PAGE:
Lucy Hinnie: An Independent Scotland Is My Dream

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A note from the author: this piece is a copy of what I presented in July 2014, at a National Collective event in Stereo, Glasgow. It has been a good month now since I spoke at National Collective, and in the run up to the referendum I feel more strongly than ever that a Yes vote is the way forward.

I’ve deliberated for a while about what to say tonight, and how to approach the subject – after all, I’m not a big name or a celebrated personality, but what I am is Scottish, engaged with the referendum and ready to vote Yes. I myself am a part-time academic, unwittingly expert in matters Scottish and 16th century; a part-time sales supervisor, unwillingly expert in where the best seats for the cheapest price are and I’ve ever been a staunchly leftist, socialist kind of person. In my house growing up, we spoke openly about politics past and present, with my wonderful social worker father reminding me at all turns that it was ok to come home gay, pregnant, on drugs, having murdered somebody, ANY of the above – but to come back a Tory? I could get tae. Fittingly, I also remember my dad, who is here tonight, taking me to the 1997 referendum and explaining to me the importance of devolution and political engagement. It was a formative moment for me.

Before I speak on why I will be voting yes, I’d like to discuss why I identified as ‘no’ for so long. Unsurprisingly, it was fear. Fear of change, fear of the unknown and fear of having nobody to blame if and when things were to go wrong. This fear was masked in good intentions. In a past life I worked as an intern at the Foreign Office, in a department affiliated with the European Union and the United Nations. It was a strange six months, but one of the things I was proudest of was the high representation of Scots within the organisations – around 40% of the embassy were Scottish, many of the other 60% had tales of life in Scotland through RAF connections. It confirmed the idea that had been planted in my mind throughout my adolescence that those in Scotland who could, went off and did. But what I see now is they did so on UK terms. From where I sat, this seemed reasonable – it gave us a voice in Europe, a voice in the UN. It comes to me now that the voice we had, however, was not one for Scotland.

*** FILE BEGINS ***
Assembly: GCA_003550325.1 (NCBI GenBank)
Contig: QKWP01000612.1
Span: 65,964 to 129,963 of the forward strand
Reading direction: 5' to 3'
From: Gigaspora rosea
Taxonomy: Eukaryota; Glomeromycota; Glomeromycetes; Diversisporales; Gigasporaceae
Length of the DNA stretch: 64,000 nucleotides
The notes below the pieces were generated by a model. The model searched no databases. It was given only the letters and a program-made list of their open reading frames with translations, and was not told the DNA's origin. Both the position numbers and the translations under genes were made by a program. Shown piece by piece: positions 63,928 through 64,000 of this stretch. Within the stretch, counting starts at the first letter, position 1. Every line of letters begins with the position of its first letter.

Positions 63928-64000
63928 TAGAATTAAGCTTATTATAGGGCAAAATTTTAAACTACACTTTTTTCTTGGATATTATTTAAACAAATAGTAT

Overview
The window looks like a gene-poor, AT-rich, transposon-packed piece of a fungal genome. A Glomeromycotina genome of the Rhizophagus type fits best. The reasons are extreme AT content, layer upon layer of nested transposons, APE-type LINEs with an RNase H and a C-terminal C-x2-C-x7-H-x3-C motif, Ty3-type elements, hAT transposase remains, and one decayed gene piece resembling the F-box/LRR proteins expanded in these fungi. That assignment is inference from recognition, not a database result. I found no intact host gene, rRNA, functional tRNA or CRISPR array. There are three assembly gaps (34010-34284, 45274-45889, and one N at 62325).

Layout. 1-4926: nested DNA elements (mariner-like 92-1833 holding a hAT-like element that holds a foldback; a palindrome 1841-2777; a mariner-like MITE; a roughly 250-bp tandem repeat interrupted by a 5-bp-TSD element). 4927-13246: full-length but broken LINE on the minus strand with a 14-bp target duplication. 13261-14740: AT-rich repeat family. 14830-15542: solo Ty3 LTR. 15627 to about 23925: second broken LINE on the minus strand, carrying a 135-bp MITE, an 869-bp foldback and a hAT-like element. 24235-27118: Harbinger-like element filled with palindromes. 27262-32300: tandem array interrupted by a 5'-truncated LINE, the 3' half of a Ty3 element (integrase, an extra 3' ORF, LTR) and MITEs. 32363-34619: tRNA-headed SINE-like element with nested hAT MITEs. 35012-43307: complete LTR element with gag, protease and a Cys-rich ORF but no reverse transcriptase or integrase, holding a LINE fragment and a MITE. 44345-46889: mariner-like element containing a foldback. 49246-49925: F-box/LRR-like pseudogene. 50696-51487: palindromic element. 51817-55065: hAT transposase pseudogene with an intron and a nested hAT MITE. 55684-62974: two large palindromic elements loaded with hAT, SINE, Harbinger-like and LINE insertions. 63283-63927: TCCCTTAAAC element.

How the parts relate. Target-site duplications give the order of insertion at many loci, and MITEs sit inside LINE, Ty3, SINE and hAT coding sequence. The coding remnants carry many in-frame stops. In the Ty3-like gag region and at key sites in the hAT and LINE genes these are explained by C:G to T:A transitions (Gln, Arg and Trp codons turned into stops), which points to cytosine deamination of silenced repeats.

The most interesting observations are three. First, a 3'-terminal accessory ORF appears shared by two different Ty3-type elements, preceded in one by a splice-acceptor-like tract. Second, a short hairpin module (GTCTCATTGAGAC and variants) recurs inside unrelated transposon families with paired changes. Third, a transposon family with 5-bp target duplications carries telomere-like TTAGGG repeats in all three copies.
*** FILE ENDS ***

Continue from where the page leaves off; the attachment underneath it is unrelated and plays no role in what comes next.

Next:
I’ll say this for the debate: I have never been more excited to be part of our democracy than I am at present. Regardless of outcome, the way in which people of all ages are engaging with this crucial political question is fantastic. After four years of a failed and failing ConDem government, the spark of excitement that the debate has piqued is beautiful. It’s the thing we found at the bottom of Pandora’s box. It’s the thing that they can’t take away from us, even if they want to. It’s the thing we can utilise to our advantage. It’s the chance to speak out.

I mentioned earlier that I am an academic. Despite my jovial nature and lack of elbow patches, I do like to pore over older manuscripts and study the literature of Scotland’s past – my specialism is 16th century poetry, and how the Scots ‘makars’ of the time reinvented classical mythology and traditional narratives into Middle Scots vernacular. Much of my research is based on the principle that Scotland and its literature have been overlooked and that we have much to be proud of. Over the past month I’ve been looking closely at a text from the early 15th century, entitled ‘The Kingis Quair’ which was written by James I of Scotland.